Belmont Focuses on Resilience Through 'RiseStrong' Series

students and staff walk through "reframe lane" pop-up
Campus Life

Belmont Focuses on Resilience Through 'RiseStrong' Series

April 10, 2024 | by Haley Charlton

In the face of an increasingly complex and challenging world, Belmont is intentionally equipping its campus community with the tools to build resilience and a growth mindset. Last week, the University hosted a series of events under the banner of "RiseStrong" - a multi-faceted initiative aimed at fostering emotional intelligence, vulnerability and the ability to bounce back from adversity. 

pop-up-rise-strong-2.jpg"Unfortunately, the world is not getting any less adverse," explained Joe Mankowski, transformational project strategist, who planned and executed the event series. "We're facing all kinds of stressors - known and unknown. As we approach this concept of forming ‘whole people,’ and holistically forming people, we have to build the capacity to withstand these pressures." 

The "RiseStrong" series grew out of the University's previous "Fail Fest" event, which sought to break down the stigma around failure. "This is just the next step in that evolution of saying, ‘let's also think about the rising on the backend,’" added Mankowski. "Yes, we want to be vulnerable. We want to talk about obstacles we face, but we also want to share stories and strategies for how we do ‘rise stronger’ in the face of those things." 

The week featured a variety of events tailored to different segments of the Belmont community, from student-focused "pop-up" sessions to dedicated programming for students, faculty and staff. The anchor was a powerful keynote address by former Major League Baseball player and two-time World Series Champion Ben Zobrist during chapel, Friday, April 5.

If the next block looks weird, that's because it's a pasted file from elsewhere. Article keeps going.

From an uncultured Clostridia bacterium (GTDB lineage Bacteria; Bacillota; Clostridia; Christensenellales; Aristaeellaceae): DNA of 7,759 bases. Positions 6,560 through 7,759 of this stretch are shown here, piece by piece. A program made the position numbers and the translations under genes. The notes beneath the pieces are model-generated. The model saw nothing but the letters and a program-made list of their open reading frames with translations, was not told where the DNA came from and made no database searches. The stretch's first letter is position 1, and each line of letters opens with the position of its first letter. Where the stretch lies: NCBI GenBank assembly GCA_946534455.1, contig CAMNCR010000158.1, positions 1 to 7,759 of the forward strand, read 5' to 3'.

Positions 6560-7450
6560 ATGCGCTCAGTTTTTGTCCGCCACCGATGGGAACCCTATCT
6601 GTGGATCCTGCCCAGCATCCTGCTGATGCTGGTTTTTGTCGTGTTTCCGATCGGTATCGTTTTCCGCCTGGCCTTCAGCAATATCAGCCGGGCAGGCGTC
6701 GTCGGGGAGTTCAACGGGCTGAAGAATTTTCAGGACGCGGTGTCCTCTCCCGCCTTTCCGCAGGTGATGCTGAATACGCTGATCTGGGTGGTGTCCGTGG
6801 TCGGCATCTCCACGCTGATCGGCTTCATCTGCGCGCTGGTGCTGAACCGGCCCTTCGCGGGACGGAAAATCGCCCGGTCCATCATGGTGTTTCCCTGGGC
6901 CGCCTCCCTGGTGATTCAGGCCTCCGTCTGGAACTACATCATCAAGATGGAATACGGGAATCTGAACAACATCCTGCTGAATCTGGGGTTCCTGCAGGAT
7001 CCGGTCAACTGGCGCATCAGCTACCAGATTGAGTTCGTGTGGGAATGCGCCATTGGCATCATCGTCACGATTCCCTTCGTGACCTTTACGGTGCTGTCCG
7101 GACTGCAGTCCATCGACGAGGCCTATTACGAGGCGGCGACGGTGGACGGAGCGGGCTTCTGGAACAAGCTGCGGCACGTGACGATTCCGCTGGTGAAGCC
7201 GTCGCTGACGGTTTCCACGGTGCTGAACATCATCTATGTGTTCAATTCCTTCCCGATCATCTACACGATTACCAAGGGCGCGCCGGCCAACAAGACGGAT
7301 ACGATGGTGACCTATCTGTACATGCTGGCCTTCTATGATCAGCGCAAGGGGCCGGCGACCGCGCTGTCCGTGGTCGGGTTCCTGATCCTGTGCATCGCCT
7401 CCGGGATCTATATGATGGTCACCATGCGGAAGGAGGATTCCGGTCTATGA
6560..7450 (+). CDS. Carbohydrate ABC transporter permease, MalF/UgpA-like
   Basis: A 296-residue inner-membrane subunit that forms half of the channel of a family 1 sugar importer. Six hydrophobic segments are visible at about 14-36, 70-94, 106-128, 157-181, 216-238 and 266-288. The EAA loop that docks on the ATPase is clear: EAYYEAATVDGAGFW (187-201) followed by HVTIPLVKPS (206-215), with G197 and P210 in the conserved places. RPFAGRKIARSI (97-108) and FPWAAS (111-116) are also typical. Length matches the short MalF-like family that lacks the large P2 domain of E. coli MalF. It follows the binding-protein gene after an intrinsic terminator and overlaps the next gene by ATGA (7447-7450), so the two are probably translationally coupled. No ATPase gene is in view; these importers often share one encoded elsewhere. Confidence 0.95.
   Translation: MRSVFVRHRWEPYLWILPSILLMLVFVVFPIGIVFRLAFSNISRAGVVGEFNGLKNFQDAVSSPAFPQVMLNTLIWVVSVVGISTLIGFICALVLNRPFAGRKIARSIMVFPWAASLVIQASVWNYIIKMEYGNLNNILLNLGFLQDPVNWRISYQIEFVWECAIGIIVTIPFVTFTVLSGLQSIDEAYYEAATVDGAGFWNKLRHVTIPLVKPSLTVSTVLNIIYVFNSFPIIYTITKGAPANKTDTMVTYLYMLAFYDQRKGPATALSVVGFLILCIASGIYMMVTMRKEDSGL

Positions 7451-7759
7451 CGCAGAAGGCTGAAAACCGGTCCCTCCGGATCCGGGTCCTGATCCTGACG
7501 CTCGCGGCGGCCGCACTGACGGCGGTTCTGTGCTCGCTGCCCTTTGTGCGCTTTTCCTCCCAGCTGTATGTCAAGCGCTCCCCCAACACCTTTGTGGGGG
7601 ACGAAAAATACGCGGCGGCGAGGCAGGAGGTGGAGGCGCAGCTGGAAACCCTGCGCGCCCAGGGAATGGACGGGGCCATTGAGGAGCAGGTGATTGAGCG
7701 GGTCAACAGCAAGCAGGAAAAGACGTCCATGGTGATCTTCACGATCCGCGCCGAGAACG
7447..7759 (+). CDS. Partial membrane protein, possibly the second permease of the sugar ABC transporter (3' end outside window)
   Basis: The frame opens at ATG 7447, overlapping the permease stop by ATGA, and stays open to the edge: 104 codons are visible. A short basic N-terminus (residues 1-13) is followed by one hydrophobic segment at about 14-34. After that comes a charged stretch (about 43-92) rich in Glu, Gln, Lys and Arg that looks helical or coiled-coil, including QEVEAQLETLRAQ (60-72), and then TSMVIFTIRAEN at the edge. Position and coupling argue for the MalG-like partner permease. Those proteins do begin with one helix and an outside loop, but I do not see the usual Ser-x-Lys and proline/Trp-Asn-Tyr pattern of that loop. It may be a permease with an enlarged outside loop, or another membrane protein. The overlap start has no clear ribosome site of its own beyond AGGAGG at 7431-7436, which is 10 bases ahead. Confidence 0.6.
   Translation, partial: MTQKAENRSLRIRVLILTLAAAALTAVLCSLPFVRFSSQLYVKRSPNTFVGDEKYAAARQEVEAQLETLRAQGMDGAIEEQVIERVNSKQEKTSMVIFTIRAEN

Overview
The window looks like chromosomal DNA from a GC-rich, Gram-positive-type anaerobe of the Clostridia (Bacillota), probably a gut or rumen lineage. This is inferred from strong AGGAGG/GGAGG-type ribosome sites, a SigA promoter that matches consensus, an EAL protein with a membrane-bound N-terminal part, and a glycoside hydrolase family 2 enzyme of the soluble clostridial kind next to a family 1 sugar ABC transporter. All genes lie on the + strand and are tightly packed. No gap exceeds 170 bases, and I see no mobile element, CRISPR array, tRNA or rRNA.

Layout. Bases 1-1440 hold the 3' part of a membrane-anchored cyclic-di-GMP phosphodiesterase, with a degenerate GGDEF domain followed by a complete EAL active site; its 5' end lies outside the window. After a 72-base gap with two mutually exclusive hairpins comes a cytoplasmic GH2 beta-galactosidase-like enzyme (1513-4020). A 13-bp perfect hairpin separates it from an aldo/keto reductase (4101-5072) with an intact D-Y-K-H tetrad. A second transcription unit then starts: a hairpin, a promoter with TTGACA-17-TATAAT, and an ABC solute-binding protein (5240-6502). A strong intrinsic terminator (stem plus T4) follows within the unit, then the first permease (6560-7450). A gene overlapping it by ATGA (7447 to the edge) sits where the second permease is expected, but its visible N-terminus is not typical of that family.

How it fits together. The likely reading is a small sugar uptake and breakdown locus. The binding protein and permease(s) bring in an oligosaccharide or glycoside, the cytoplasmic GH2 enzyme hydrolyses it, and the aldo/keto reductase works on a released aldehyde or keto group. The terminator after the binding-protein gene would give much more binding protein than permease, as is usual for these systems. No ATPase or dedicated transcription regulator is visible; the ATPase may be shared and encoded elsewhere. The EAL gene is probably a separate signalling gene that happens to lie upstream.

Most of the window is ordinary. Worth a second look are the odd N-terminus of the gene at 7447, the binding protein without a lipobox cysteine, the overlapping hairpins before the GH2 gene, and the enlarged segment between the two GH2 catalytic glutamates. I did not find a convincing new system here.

ben-zobrist-rise-strong.jpgZobrist, who has been open about his own journey with mental health challenges, vulnerably shared about the highs and lows of his baseball career and the importance of finding one's true identity in Christ beyond any single role or accomplishment. He mentioned a particularly low season when he heard God remind him that he is enough. He is enough for God to love him and send his son to die for him, apart from any of his accomplishments or challenges. 

"That’s why he sent Jesus: not because you’re perfect, not because you can pick yourself up by your bootstraps, not because you’re strong enough. He’s strong enough in you,” Zobrist encouraged. “When you feel known by God, and you know that you're valuable, deep inside, it doesn't matter. You guys are going to rise strong. God has a way of making beauty out of whatever the situation is." 

In addition to the chapel keynote, the "RiseStrong" series also included: 

RiseStrong Student Events: 

pastors-and-pizza.jpgThroughout the week, the University hosted a series of informal "pop-up" events for students across campus, creating space for reflection of personal stories around resilience, growth and overcoming adversity.  

A Walk Down Reframe Lane” encouraged practice with reframing troubling experiences with productive thoughts and behaviors. “Steps Toward a Growth Mindset” helped participants discover the components of a growth mindset and identify steps toward building resilience. “We’ve All Been There Before” explored common “thinking traps” to gain insights into distorted thought patterns and their impact of perception. 

On Thursday, April 4, the “Pastors, Pizza and Perseverance” panel allowed several Nashville pastors to share their stories of perseverance across their spiritual and professional stories in an event held exclusively for students. 

Resilience Redefined: Faculty Luncheon 

rise-strong-faculty-panel.jpgFaculty members gathered for a moderated discussion about grittiness, how to build it in themselves and promote it in students. The panel included Dr. Elizabeth Morse, associate professor in the College of Nursing; Dr. Angie Bryant, associate dean, student well-being and Dr. Andrew Michel, associate professor of psychiatry. 

Morse said students have a lot of variability in the skills they bring to college, so the role of faculty and staff is to help them manage the diverse types of issues they may be facing for the first time in their adult lives.